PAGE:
When natural disasters strike, there is only so much a person can do to be prepared. You can stock up on supplies and move to someplace safe, but a hurricane can still leave tremendous damage behind.
However, sometimes even the darkest clouds have silver linings. When hurricanes pummel the coast, they can damage the shoreline, but they can also do something positive.
When hurricanes churn up the water, they often cause lost artifacts to wash up on the shore. Check out what just some of these major storms—including 2017’s Hurricane Irma—revealed to eager historians…
Randy Lathrop, a photographer in Florida, had been riding his bike along the damaged coastline just days after 2017’s Hurricane Irma struck when he made a tremendous discovery. Right there on the shore, he spotted a canoe—but he was fairly certain this wasn’t any ordinary vessel.
“As soon as I saw it, I knew exactly what it was,” Randy said. This mysterious canoe washed up from the Indian River, north of Cocoa, Florida, which was a region with a long and storied Native American history.
Suspecting that this canoe might be an important find, Randy contacted the Florida Division of Historical Resources. According to Sarah Revell, a spokesperson for the department, the 15-foot-long canoe was probably several hundreds of years old. Historians won’t know its age conclusively until the canoe has gone through extensive carbon dating.
This wasn’t the first time that hurricanes have washed major archaeological finds ashore, either. In 2012, Hurricane Isaac was responsible for unearthing another curious boat in Alabama. The ship, the Rachel, was a 150-foot-long, 20th-century schooner that sailed until the 1930s.
According to historical records, the crew lost control of the Rachel during a particularly rough storm. This led to chaos on the schooner, with the crew looting the boat and setting it on fire before abandoning ship. What really happened afterward, the world may never know.
When Hurricane Camille struck in 1969, the remains of an old ship called the Monticello were discovered. The Monticello used to be responsible for completing runs between Florida and Cuba until it ran aground and was ultimately lost. (Historians have since debunked the theory that Monticello was employed as a Confederate battleship during the Civil War.)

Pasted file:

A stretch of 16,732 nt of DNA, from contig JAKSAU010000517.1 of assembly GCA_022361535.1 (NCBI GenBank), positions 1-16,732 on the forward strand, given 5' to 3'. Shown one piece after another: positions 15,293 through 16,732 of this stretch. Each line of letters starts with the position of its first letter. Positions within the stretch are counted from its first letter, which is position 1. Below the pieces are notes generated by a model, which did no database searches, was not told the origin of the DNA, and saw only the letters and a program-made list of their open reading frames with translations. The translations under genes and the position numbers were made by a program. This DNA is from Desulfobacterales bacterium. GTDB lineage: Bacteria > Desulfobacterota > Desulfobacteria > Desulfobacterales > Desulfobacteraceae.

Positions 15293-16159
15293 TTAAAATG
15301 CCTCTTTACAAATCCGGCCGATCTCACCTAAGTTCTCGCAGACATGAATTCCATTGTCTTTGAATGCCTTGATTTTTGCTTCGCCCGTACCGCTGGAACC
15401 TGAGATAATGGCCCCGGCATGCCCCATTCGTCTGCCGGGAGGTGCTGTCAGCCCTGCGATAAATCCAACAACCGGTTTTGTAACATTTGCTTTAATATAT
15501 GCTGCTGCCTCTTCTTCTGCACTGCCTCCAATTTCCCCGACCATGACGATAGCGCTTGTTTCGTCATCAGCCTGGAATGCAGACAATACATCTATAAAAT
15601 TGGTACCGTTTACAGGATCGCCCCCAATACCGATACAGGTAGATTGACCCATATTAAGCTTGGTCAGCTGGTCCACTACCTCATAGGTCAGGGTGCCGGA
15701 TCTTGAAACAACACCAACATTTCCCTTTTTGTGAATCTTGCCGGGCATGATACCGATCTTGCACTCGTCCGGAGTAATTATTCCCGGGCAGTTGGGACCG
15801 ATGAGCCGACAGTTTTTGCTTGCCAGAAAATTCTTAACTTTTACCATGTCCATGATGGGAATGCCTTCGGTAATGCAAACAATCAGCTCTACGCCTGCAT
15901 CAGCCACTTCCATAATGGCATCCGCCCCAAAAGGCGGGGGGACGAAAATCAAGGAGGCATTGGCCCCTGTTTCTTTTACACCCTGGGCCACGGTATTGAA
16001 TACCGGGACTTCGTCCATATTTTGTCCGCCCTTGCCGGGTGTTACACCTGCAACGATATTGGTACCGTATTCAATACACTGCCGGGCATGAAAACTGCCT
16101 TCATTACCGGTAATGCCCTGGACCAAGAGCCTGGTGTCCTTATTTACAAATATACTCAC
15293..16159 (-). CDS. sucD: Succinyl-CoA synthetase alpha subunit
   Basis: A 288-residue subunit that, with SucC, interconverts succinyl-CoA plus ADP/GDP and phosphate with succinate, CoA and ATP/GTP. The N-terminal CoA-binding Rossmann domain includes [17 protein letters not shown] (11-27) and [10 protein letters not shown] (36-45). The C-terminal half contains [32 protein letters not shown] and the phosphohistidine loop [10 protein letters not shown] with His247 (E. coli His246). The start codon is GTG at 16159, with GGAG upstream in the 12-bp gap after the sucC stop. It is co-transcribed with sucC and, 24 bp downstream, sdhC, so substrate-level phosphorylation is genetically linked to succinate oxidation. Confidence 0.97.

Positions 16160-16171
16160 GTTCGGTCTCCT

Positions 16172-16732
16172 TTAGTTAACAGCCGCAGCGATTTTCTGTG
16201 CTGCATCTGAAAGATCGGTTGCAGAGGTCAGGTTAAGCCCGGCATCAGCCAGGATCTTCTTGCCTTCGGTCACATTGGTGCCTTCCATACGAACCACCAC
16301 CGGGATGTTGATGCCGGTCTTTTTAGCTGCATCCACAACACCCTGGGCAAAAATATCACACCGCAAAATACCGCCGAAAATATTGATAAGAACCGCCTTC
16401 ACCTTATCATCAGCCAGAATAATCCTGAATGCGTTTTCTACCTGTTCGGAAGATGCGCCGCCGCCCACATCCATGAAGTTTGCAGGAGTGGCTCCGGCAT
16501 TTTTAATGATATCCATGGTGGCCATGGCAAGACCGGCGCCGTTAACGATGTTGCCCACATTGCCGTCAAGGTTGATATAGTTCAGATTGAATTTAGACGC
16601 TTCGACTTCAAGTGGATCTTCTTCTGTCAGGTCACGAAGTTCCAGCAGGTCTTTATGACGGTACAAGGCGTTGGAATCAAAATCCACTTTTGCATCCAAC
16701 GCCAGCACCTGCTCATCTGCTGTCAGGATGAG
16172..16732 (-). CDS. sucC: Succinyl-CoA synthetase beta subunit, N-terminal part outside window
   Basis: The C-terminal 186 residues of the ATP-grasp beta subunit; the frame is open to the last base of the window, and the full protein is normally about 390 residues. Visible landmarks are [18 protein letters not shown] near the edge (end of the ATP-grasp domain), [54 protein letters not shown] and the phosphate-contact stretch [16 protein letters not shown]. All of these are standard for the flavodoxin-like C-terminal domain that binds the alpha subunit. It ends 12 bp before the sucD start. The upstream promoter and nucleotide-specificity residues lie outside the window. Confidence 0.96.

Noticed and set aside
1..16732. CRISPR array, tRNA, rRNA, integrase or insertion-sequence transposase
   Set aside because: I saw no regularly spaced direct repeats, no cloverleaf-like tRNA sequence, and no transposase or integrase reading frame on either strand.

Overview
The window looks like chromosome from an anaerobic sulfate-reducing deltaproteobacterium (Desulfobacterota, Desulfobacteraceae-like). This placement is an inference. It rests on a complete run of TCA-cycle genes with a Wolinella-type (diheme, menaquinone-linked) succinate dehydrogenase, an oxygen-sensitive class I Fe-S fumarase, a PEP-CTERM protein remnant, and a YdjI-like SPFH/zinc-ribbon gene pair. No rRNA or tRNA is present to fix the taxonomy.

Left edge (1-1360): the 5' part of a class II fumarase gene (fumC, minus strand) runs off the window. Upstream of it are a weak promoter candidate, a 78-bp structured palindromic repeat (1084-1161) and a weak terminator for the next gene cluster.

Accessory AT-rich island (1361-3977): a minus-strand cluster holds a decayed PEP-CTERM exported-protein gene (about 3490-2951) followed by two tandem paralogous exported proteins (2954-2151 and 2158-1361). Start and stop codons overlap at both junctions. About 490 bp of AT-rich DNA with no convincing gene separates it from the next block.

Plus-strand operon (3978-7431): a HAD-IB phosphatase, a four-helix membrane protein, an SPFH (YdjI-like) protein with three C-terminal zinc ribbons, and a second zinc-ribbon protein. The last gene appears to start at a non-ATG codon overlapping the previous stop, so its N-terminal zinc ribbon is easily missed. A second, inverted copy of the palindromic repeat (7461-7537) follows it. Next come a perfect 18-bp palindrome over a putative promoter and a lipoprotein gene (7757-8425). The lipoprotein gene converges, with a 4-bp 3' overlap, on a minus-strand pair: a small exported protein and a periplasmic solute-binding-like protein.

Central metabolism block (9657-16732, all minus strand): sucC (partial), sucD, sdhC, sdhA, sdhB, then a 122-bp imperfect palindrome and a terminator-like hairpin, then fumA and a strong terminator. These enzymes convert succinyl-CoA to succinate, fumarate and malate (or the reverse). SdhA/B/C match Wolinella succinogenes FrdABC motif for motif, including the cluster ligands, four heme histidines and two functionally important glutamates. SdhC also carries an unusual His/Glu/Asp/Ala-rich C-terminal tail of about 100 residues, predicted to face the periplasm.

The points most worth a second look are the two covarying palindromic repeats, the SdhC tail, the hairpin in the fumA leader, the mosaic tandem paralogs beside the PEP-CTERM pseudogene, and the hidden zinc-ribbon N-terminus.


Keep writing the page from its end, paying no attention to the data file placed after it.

When Superstorm Sandy struck the coast of North Carolina in 2012, something amazing was revealed. Washed ashore were what little remained of the William H. Sumner, a three-masted schooner that had run aground in 1919 and had not been seen until the storm brought it to the surface.
That was not the only bit of wreckage that Superstorm Sandy brought back to life, either. In Brick, New Jersey, the storm churned up the remains of the Ayrshire, a Scottish brig that crashed onto a New Jersey sandbar in 1850.
After Superstorm Sandy hit Fire Island, New York, another shipwreck appeared on the beaches of Davis park. “There’s so little of it left we may not be not be able to determine which ship it actually is, but we may be able to learn more about its age,” said Paul Valentine, a representative from the Parks Department.
Sandy was a busy storm. When a wooden coal barge disappeared off the coast of New Jersey in 1936, no one ever expected to see it again. They had no idea that, when they were completing shoreline repairs after Sandy, they would discover these ship’s remains, too!
Another find that made its way back to shore after Sandy was the ship called Bessie White. Bessie was lost in the fog off of Fire Island, New York, in 1920 and what became of her, no one ever knew—that is, until this hurricane washed her ashore.
While powerful hurricanes cause deadly destruction, they have also helped archaeologists and researchers solve some of the greatest mysteries of the sea. That makes for some consolation to otherwise destructive natural disasters.
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